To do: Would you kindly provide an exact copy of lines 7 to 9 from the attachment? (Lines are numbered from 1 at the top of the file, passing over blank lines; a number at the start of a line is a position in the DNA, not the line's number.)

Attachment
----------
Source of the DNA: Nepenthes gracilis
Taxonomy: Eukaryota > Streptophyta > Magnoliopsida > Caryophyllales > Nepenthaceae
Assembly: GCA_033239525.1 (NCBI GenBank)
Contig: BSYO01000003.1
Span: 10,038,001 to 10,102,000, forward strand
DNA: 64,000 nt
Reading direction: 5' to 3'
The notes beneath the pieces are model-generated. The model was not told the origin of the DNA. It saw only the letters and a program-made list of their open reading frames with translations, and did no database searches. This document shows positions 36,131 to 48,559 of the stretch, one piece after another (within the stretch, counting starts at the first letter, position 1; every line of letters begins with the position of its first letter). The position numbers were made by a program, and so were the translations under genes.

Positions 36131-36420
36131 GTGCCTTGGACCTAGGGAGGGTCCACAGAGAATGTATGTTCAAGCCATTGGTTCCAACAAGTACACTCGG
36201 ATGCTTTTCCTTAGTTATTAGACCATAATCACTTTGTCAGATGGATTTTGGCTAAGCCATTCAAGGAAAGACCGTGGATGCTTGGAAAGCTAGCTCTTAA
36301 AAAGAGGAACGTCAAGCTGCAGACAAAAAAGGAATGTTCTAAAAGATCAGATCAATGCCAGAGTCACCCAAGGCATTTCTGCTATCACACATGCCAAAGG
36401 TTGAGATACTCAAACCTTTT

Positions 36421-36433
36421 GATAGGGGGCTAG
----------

Reading direction: 5' to 3'
The notes beneath the pieces are model-generated. The model was not told the origin of the DNA. It saw only the letters and a program-made list of their open reading frames with translations, and did no database searches. This document shows positions 36,131 to 48,559 of the stretch, one piece after another (within the stretch, counting starts at the first letter, position 1; every line of letters begins with the position of its first letter). The position numbers were made by a program, and so were the translations under genes.

Positions 36131-36420